A scavenger hunt is another way to involve winning. Consider a scavenger hunt for new hire orientation, where learners travel the company intranet for answers and receive a prize upon completion. You can break them into teams for collaborative work and a heightened sense of competition. You could also use this as a webquest to search for different types of content rather than presenting everything to them. You can send different groups to find different things, then have them present what they have learned to the class. We learn best when we teach something. This is a great way to provide an overview of a lot of products. To provide an assessment, have the presenting group create two multiple choice questions, then toss all those questions into a quiz for the class.

Illumina and our client, the Center for Information and Study on Clinical Research Participation, included a scavenger hunt kiosk and raffle in the VR application we developed for CISCRP’s AWARE for All Informational Exhibit Center.

A Sense of Story

In many video games, the player is immersed into a different world. We may be defeating the zombies, racing on a treacherous pathway in a speed machine, or exploring a mythical world completing tasks and collecting power-ups of some sort. There is a sense of achievement as we master challenges, and that releases chemicals in the brain that keep us going. 

How can we incorporate story into our online learning? Some skills work really well when they are contextualized into a story. Cyber security training works especially well with a detective theme. Perhaps you’ve used scenario based learning in your elearning. Could you develop that into a full story and follow a character through a series of learning challenges? You can even let your learner choose their character to personalize the game a bit more, though that adds a bit of extra work for the developer. Think about letting your learner make mistakes along the way. Putting obstacles in their path that they have to figure out is much like the real world. The game should provide a challenge to the learner.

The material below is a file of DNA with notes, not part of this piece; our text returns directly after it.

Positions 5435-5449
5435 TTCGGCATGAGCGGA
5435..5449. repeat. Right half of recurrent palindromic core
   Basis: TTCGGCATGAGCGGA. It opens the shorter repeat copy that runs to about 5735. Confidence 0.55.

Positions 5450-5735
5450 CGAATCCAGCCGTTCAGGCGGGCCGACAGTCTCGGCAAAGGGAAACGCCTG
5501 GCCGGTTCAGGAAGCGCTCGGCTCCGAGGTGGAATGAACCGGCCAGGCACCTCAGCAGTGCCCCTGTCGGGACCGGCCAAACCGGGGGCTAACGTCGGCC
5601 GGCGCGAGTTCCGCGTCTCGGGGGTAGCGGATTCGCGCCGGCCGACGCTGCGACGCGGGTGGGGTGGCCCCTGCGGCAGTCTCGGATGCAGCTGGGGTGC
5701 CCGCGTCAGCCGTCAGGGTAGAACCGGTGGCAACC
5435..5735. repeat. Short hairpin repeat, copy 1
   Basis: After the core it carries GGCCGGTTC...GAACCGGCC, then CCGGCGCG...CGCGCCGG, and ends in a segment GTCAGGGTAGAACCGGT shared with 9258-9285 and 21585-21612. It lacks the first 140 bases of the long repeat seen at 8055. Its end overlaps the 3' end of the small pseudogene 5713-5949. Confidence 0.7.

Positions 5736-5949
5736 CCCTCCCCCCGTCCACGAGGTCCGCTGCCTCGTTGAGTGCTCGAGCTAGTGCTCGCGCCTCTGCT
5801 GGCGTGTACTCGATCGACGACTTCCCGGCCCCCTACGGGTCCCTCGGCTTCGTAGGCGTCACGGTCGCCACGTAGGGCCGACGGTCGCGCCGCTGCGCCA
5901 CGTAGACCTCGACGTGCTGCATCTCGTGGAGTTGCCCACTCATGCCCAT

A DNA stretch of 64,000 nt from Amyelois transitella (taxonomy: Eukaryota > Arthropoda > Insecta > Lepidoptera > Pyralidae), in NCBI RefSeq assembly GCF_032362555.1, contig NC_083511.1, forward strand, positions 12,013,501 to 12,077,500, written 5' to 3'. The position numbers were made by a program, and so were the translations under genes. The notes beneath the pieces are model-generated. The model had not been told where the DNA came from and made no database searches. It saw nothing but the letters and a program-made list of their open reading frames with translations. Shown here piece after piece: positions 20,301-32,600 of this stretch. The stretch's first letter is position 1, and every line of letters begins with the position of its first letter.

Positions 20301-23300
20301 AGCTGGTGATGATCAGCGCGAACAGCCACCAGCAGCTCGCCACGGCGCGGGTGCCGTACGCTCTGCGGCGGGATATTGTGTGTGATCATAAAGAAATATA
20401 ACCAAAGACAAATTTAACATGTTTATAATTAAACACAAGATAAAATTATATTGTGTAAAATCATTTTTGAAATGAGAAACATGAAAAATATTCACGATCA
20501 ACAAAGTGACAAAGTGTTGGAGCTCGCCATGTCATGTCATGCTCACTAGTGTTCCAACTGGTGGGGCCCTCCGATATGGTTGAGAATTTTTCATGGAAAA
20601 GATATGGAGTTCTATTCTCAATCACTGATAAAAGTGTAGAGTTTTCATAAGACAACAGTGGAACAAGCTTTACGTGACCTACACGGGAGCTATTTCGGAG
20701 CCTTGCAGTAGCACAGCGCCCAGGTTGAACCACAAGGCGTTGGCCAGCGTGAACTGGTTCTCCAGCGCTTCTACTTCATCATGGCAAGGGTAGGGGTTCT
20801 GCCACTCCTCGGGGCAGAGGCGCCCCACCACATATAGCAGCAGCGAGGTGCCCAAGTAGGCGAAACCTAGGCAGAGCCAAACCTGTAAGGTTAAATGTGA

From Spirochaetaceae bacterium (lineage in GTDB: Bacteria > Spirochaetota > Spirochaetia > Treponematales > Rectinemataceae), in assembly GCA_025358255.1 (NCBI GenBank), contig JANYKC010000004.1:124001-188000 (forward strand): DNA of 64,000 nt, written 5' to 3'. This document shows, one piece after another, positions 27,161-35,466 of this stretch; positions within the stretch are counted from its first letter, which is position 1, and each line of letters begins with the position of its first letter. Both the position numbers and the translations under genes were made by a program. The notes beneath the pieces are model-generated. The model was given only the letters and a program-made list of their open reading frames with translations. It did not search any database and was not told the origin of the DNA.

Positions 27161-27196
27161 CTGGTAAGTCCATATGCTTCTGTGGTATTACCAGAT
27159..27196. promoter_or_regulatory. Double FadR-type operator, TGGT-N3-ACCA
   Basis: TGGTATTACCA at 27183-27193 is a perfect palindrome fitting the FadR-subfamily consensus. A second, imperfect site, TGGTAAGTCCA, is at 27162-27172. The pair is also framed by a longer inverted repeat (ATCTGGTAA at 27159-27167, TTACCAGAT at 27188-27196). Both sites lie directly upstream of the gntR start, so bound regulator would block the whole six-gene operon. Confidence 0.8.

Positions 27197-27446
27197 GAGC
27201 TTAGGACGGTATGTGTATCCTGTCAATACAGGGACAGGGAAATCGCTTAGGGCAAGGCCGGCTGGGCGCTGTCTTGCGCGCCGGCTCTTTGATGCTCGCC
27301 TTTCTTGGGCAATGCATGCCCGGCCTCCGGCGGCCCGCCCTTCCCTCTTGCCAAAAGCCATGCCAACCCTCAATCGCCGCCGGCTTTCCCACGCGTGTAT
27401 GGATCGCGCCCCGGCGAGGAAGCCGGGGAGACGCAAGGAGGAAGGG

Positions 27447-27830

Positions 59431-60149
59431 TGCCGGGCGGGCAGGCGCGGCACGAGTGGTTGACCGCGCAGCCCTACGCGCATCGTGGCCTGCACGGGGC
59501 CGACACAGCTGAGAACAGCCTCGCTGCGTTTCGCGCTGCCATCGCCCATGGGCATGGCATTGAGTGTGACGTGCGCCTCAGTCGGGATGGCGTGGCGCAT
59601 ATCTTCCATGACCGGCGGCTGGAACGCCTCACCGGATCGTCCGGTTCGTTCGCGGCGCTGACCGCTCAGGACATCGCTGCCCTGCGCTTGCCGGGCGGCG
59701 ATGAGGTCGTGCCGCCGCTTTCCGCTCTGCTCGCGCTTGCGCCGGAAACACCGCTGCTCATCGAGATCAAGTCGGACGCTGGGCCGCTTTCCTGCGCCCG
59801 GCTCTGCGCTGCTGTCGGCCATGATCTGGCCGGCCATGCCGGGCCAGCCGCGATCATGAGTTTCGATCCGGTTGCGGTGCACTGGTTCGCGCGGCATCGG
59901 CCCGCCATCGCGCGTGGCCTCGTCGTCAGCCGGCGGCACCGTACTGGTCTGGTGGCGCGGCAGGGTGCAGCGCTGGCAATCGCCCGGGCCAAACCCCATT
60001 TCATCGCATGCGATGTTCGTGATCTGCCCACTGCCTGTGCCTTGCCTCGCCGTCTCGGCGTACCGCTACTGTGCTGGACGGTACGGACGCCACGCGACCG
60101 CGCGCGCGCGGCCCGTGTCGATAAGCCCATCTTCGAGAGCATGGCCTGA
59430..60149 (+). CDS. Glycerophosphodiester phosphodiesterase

Above are two screens from a course on Quality Management Systems: Design Control that we developed for a medical device firm that show how we incorporated a creative illustration style, playful theme and sci-fi character to tell the story.

 

There are several great tools for generating character and story ideas if you want to pair your learning in a different setting. Brainstormer is an app for the iPhone that lets you spin wheels for characters, themes, settings, creatures and science fiction. Rory’s Story Cubes lets you roll dice and create a story from the images. There’s also an app for this. You can reverse engineer this and give the students the tools and have them craft a story with your content that they’ve learned if you are working with soft skills and some hard skills.  

Puzzles

Puzzles provide a challenge and a sense of satisfaction upon completion. They often create hints and clues as the learner progresses, which helps move the learner toward completion. In a sense, they are self correcting, because things only work one way if they are designed well.

How do we incorporate puzzles into our learning? Puzzles are something that a learner can complete independently so they work well in online learning,  Puzzlermaker.com has a nice variety available for free. Crossword Labs lets you cut and paste from your content as long as you configure one word/clue per line. If you want puzzles at the level of the New York Times, consider purchasing a copy of Crossword Compiler, which adds an additional layer of sophistication to your work. Even the drag and drop activities we have built into authoring tools like Storyline and Captivate are a type of puzzle. They add interaction and a sense of challenge to your course. One issue with puzzles is they tend to be limited to single word answers. That makes them useful for vocabulary review, but not great when things are more complex.